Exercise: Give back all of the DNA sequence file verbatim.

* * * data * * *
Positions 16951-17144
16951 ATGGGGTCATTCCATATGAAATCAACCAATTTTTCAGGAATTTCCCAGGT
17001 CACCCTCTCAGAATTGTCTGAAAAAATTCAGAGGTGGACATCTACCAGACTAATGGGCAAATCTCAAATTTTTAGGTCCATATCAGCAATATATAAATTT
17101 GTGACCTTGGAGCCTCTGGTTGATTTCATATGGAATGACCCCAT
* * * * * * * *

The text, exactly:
Positions 16951-17144
16951 ATGGGGTCATTCCATATGAAATCAACCAATTTTTCAGGAATTTCCCAGGT
17001 CACCCTCTCAGAATTGTCTGAAAAAATTCAGAGGTGGACATCTACCAGACTAATGGGCAAATCTCAAATTTTTAGGTCCATATCAGCAATATATAAATTT
17101 GTGACCTTGGAGCCTCTGGTTGATTTCATATGGAATGACCCCAT